Modified: October 30, 2019 8:51am
Created: October 30, 2019 8:50am
GBNRTC’s 2019 report confirms ‘poor’ roads more than doubled since 2013
Erie County Comptroller Stefan I. Mychajliw Jr.’s report on road conditions shows that Erie County’s roads are in worse condition today than they were 10 years ago. According to the 2019 independently graded road scores, Erie County has the most roads scored as “poor” since 2011. Furthermore, the independent report shows that repairs are not holding up and repaired/reconstructed roadways are deteriorating rapidly.
The Greater Buffalo Niagara Regional Transportation Council (GBNRTC) recently completed its 2019 report. Using a scale that ranks roads from 10 to 1, with 1 being the lowest score, the GBNRTC has scored 54 Erie County roads as poor (4 or lower). That number has steadily increased, more than doubling in the past six years. In 2013, there were 24 roads scored as poor (4 or lower).
“These are irrefutable facts from an independent analysis. Our roads are in bad shape. Data shows the number of roads in ‘poor” condition doubled in six years. The conditions of county roads have been trending downward since 2013. Ask any taxpayer that drives on a county road. They feel what the independent data confirms: Erie County roads are in poor shape,” said Comptroller Stefan I. Mychajliw Jr.
According to the GBNRTC, the number of roads scoring 4 or below is:
• 2013 – 24
• 2015 – 30
• 2017 – 41
• 2019 – 54
“Keep in mind, those compiling data and providing consistently poor scores to Erie County roads have no ‘skin in the game.’ Facts are facts. Unfortunately for shortchanged taxpayers, poor road conditions have more than doubled since 2013. Taxpayers deserve better. The only folks happy with the horrible conditions of county roads are mechanics that fix bent rims and frames from vehicles hitting potholes,” added Comptroller Mychajliw.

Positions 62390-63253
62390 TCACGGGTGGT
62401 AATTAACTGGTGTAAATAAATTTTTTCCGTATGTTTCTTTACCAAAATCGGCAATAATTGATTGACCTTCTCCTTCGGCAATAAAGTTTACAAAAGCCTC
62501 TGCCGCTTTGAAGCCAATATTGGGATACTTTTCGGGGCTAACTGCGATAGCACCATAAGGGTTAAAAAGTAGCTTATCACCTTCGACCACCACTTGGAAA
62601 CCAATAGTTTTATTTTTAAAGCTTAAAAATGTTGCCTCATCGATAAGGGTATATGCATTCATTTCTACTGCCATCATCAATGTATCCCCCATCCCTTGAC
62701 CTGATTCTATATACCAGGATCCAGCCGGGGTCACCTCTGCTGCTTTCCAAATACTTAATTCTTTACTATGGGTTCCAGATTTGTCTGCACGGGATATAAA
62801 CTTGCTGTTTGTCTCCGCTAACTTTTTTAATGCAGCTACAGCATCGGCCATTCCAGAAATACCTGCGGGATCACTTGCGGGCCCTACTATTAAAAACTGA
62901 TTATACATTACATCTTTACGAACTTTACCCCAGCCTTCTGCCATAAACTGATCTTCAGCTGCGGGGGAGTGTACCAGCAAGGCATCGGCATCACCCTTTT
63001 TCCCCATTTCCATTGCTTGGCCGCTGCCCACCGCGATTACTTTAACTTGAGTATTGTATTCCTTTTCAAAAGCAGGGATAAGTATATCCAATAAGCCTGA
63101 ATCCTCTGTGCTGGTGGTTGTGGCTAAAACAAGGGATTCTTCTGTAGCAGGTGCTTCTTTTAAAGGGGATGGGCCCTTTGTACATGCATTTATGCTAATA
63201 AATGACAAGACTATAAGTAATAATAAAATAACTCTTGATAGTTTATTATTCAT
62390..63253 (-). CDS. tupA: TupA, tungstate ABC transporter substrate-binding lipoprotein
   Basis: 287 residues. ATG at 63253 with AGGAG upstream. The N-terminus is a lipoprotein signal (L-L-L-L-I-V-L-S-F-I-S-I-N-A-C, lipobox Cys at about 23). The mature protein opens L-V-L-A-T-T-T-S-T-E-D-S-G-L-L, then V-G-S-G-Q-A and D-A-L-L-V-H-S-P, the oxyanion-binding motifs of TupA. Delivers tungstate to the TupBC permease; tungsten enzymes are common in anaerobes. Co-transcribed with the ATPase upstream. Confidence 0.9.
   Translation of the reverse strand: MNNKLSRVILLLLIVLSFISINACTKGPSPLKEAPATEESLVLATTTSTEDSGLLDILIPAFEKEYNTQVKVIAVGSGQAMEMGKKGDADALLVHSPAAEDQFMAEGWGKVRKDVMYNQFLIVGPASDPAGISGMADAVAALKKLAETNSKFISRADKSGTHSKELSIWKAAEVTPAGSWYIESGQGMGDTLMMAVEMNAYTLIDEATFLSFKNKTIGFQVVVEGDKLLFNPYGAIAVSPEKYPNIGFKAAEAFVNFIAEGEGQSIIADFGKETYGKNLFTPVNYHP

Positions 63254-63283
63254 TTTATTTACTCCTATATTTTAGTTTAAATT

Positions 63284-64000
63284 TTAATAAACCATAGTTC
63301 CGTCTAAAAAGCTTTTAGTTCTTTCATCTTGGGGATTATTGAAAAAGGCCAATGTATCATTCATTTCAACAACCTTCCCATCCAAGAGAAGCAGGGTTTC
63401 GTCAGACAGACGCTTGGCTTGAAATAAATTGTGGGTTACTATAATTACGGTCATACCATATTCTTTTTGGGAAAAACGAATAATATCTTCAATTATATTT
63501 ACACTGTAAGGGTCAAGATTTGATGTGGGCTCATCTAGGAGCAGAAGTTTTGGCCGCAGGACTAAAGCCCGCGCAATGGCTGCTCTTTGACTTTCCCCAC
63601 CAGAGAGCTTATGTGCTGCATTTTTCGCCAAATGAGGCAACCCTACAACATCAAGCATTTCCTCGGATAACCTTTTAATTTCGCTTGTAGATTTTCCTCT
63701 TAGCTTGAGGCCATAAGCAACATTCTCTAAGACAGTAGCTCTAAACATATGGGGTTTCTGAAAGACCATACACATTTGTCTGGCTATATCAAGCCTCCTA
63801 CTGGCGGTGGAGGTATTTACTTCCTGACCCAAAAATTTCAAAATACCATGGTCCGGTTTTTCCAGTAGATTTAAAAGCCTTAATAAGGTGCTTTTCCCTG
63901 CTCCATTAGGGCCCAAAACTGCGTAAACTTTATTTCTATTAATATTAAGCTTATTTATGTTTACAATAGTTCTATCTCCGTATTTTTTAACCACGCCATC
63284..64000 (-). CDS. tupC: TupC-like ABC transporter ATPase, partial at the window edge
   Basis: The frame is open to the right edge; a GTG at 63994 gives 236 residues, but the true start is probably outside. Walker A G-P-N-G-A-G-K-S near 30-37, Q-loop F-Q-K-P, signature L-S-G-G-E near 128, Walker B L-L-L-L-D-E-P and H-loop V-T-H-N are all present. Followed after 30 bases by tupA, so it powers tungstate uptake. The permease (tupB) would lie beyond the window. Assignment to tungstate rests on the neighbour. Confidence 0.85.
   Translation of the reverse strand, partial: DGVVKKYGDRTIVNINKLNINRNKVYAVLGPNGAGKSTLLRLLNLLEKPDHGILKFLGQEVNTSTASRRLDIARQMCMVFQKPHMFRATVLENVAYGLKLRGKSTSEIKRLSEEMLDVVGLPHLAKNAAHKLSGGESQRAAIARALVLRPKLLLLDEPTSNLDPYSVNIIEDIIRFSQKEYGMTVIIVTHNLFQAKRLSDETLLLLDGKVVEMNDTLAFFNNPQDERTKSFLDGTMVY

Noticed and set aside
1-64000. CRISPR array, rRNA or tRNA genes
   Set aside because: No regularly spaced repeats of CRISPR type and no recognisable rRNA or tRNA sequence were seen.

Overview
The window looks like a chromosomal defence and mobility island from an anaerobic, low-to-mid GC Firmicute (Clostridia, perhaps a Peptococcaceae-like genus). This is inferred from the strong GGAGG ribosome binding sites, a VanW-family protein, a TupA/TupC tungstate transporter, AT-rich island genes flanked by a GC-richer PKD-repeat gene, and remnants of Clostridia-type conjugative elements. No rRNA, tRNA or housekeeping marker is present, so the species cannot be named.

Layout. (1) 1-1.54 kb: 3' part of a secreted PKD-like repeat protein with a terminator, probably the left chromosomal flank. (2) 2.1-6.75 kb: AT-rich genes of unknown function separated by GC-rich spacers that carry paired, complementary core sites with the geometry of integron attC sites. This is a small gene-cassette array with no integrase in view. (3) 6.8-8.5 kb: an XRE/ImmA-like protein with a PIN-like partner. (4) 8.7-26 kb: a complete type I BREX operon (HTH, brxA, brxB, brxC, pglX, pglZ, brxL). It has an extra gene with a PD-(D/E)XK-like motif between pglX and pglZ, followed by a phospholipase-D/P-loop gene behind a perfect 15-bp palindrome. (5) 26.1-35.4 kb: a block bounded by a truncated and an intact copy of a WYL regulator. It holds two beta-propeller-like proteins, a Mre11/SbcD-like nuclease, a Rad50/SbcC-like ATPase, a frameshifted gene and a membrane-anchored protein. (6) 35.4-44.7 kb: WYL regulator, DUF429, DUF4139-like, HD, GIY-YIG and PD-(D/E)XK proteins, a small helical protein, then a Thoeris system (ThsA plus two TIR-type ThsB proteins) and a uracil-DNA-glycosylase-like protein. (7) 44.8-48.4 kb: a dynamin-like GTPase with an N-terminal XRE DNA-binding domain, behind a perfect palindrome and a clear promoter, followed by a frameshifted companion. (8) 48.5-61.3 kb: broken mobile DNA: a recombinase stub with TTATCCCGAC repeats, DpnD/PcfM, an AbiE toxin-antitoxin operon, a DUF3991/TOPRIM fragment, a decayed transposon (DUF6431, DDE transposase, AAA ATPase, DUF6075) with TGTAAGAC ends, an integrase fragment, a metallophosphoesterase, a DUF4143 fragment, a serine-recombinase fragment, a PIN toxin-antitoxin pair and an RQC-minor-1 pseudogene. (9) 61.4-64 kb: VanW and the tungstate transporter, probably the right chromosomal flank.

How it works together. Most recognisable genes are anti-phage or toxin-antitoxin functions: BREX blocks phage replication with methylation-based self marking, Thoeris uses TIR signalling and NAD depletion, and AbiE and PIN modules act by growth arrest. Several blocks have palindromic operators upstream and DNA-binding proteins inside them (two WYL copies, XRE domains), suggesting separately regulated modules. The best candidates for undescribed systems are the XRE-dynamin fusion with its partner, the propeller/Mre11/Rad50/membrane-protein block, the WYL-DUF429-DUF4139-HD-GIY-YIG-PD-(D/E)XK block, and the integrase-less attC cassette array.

The 2019 GBNRTC report also highlighted the fact that road repairs aren’t holding up. There were cases of roads that had been scored as “poor,” then repaired and had their score upgraded. However, just a few years later those same roads are again showing up on the “poor” list (4 or lower). This shows that some roads are deteriorating rapidly. The county roadways are not reaching life expectancy before falling into such disrepair that they are again scored as “poor.”
“What this independent data suggests is that the county isn’t doing its job managing road repair. Instead, it appears these are shoddy, temporary bandage repairs, cosmetic work. The road surfaces aren’t holding up. Taxpayers are investing money but the county isn’t fixing structural problems. So the Department of Public Works has to go back, in some cases just a couple of years later, and fix the road all over again. These aren’t smart investments. Now Erie County is throwing good money after bad. Flushing taxpayer dollars down the toilet. This is no way to utilize your tax dollars,” said Comptroller Mychajliw.
According to the GBNRTC’s 2019 report, the average road scores from 2005-2019 were:
• 2005 – 6.73
• 2007 – 6.91
• 2009 – 6.97
• 2011 – 6.59
• 2013 – 6.51
• 2015 – 6.16
• 2017 – 6.25
• 2019 – 6.66
“When the current County Executive served as Comptroller, he called county roads ‘dangerous’ and ‘crumbling.’ There were 18 roads at the time that scored 4 or less. Fast forward to today, we have 54 roads scoring 4 or less. That is a 200 percent increase,” noted Comptroller Mychajliw. “At that time, the then Comptroller criticized the average road score of 6.97. He said that wasn’t good enough. Today, some are highlighting the county’s current 6.66 score. Looks like fuzzy math and smoke and mirrors to me,” concluded Comptroller Mychajliw.
To view a copy of the report, please CLICK HERE.